May 2023


May 2023 Stars & Big Picture

Starred titles are books of special distinction. See the archives for selections from previous months.

Brown, Don83 Days in Mariupol: A War Diary; written and illus. by Don Brown. Clarion, 2023 [128p]
Trade ed. ISBN 9780063311565 $22.99
E-book ed. ISBN 9780063311589 $10.99
Reviewed from digital galleys R* Gr. 9-12

See this month’s Big Picture, below, for review.

Davis, G. Haron, ed. Transmogrify!: 14 Fantastical Tales of Trans Magic. HarperTeen, 2023 [416p]
Trade ed. ISBN 9780063218796 $19.99
E-book ed. ISBN 9780063218826 $10.99
Reviewed from digital galleys R* Gr. 8-12

Estrela, JoanaPardalita; tr. from the Portuguese by Lyn Miller-Lachmann; written and illus. by Joana Estrela. Levine Querido, 2023 [224p]
Trade ed. ISBN 9781646142552 $21.99
Paper ed. ISBN 9781646142569 $16.99
Reviewed from digital galleys R* Gr. 7-10

Eggers, DaveMoving the Millers’ Minnie Moore Mine Mansion: A True Story; illus. by Júlia Sardà. Candlewick, 2023 [56p]
Trade ed. ISBN 9781536215885 $19.99
Reviewed from digital galleys R* Gr. 2-4

Lê, MinhReal to Me; illus. by Raissa Figueroa. Knopf, 2023 [40p]
Library ed. ISBN 9780593377505 $21.99
Trade ed. ISBN 9780593377499 $18.99
E-book ed. ISBN 9780593377512 $10.99
Reviewed from digital galleys R* 3-6 yrs

McWilliams, KellyYour Plantation Prom Is Not Okay. Little, 2023 [320p]
Trade ed. ISBN 9780316449939 $18.99
E-book ed. ISBN 9780316450133 $10.99
Reviewed from digital galleys R* Gr. 8-12

Nelson, S. D.Grandma’s Tipi: A Present-Day Lakota Story; written and illus. by S.D. Nelson. Abrams, 2023 [40p]
Trade ed. ISBN 9781419731921 $18.99
E-book ed. ISBN 9798887070599 $15.54
Reviewed from digital galleys R* Gr. 1-4

Oh, Ellen, ed. You Are Here: Connecting Flights. Allida/HarperCollins, 2023 [272p]
Trade ed. ISBN 9780063239081 $18.99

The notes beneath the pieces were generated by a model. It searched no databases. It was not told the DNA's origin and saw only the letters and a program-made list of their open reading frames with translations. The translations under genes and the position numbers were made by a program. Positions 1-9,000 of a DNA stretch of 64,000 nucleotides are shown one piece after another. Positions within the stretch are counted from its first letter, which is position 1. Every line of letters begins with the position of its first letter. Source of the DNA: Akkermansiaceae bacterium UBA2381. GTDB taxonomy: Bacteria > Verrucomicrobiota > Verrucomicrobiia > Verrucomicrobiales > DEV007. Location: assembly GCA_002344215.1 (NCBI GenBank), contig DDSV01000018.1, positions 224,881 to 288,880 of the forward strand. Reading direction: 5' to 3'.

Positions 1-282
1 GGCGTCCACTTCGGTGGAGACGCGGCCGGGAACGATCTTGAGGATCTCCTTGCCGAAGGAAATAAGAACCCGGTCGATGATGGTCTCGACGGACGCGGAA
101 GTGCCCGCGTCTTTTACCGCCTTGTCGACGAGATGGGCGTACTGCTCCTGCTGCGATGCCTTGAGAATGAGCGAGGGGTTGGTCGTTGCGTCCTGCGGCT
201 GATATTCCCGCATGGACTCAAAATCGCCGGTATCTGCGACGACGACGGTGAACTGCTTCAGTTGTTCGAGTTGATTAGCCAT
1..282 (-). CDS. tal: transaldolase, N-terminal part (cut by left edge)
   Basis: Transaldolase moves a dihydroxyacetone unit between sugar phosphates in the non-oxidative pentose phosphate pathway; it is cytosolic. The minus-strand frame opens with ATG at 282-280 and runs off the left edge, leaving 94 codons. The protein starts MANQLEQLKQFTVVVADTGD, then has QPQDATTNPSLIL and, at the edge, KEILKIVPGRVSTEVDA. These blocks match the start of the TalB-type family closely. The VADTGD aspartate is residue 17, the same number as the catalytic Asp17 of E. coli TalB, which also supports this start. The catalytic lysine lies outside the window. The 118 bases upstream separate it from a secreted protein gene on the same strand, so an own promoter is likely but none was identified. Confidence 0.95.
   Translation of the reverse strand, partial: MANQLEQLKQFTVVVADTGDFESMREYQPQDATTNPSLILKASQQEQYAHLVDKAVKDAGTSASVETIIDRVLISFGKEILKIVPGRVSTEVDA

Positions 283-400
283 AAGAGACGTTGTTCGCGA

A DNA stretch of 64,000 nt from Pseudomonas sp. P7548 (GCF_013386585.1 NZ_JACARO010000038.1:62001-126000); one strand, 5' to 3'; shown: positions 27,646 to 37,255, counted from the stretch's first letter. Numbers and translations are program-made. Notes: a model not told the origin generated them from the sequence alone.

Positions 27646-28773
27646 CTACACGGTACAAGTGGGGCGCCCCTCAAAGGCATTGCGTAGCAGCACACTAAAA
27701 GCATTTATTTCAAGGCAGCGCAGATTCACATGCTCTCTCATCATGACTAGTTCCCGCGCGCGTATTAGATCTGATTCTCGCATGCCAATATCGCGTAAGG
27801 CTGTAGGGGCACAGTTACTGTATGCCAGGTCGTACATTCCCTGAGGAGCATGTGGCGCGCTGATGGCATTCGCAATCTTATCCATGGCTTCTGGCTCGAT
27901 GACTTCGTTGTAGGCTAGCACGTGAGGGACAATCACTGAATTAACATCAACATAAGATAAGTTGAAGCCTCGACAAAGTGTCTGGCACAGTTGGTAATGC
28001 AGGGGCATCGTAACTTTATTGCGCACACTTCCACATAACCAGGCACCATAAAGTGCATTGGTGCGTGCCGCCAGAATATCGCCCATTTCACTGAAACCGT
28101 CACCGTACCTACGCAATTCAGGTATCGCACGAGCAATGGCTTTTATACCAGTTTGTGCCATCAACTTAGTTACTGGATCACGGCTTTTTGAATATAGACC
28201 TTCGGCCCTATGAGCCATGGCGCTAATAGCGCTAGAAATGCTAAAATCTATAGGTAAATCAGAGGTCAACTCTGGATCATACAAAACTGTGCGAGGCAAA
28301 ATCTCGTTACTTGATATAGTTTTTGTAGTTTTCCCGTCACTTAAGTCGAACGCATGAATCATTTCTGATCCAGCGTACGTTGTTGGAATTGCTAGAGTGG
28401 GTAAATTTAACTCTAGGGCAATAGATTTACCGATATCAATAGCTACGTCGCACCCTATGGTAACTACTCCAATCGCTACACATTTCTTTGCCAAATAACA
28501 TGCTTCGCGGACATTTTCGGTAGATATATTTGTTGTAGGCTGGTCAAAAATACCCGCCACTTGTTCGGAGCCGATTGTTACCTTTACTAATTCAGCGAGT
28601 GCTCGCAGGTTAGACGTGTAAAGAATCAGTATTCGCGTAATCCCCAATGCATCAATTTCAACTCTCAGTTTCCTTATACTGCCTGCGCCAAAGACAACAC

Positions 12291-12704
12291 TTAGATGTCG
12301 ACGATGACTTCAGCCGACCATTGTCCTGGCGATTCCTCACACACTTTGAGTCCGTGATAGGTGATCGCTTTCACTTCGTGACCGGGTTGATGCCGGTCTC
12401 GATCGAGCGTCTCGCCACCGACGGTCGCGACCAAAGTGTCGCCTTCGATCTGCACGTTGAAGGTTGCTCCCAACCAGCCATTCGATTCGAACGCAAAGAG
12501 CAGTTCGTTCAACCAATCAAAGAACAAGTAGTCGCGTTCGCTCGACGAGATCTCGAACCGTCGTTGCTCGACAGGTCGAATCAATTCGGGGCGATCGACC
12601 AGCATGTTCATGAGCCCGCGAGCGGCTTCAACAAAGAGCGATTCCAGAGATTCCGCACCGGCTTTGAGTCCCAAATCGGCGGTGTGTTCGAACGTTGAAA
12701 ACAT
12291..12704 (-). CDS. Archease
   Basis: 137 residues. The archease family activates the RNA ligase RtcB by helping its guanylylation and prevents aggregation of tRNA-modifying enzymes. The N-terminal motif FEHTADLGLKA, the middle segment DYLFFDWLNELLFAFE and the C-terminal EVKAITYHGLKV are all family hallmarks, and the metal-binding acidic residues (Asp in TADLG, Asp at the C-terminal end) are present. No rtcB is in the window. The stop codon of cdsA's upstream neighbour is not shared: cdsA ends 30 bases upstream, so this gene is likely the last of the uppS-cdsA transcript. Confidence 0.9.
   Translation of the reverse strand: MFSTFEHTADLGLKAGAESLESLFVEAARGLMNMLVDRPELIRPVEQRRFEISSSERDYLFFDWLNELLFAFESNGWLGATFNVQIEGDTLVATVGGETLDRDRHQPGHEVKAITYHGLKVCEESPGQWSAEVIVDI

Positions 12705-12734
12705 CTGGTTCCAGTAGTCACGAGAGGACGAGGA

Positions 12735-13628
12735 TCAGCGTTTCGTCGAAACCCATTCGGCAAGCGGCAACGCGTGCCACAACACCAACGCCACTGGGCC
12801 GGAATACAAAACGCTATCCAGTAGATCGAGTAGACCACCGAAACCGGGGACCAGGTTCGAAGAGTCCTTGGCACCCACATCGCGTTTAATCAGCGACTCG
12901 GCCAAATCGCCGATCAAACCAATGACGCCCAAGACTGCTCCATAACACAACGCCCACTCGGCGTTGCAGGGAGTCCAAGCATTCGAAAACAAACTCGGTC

E-book ed. ISBN 9780063239104 $11.99
Reviewed from digital galleys R* Gr. 6-9

Paasewe-Valchev, MayonnThere Flies the Witch. Greenwillow, 2023 [224p]
Trade ed. ISBN 9780062993649 $18.99
E-book ed. ISBN 9780062993663 $10.99
Reviewed from digital galleys R* Gr. 4-7

Peoples, DariaHello, Mister Blue; written and illus. by Daria Peoples. Greenwillow, 2023 [32p]
Trade ed. ISBN 9780063206755 $19.99
Reviewed from digital galleys R* 6-9 yrs

Sindu, SJShakti; illus. by Nabi H. Ali. HarperAlley, 2023 [256p]
Trade ed. ISBN 9780063090132 $24.99
Paper ed. ISBN 9780063090118 $15.99
E-book ed. ISBN 9780063090149 $10.99
Reviewed from digital galleys R* Gr. 5-7

Spalding, AmyNo Boy Summer. Amulet/Abrams, 2023 [304p]
Trade ed. ISBN 9781419757525 $18.99
E-book ed. ISBN 9781647004439 $15.54
Reviewed from digital galleys R* Gr. 8-12

Van Otterloo, AshThe Beautiful Something Else. Scholastic, 2023 [288p]
Trade ed. ISBN 9781338843224 $17.99
E-book ed. ISBN 9781338843248 $17.99
Reviewed from digital galleys R* Gr. 4-7

83 Days in Mariupol: A War Diary

Written and illus. by Don Brown

In the most aggressive land grab by a major global power post World War II, Russian President Vladimir Putin declared a “special military operation” on February 24, 2022, with 190,000 Russian soldiers pouring into Ukraine. Most politicians and pundits believed Kyiv would fall in a matter of days; few expected the Ukrainians to resist, much less engage with and hold off Russian troops, and yet for over a year, the Ukrainians have successfully defended their country. News of bombings and destruction initially took over the headlines, and so too did a David versus Goliath narrative, rightfully positioning the Ukrainians as the smaller, more noble force against a vicious behemoth. It’s an inspiring—and correct—portrayal, but its optimism has eclipsed some of the true horrors of the war, casting the events as more a movie to some, especially Westerners who have the luxury of being far from the frontlines. In this month’s Big Picture, noted author/illustrator Brown offers up an intensely powerful graphic novel that humanizes an overwhelming tragedy, disabusing the reader of any notion that the invasion is anything but a still unfolding catastrophe.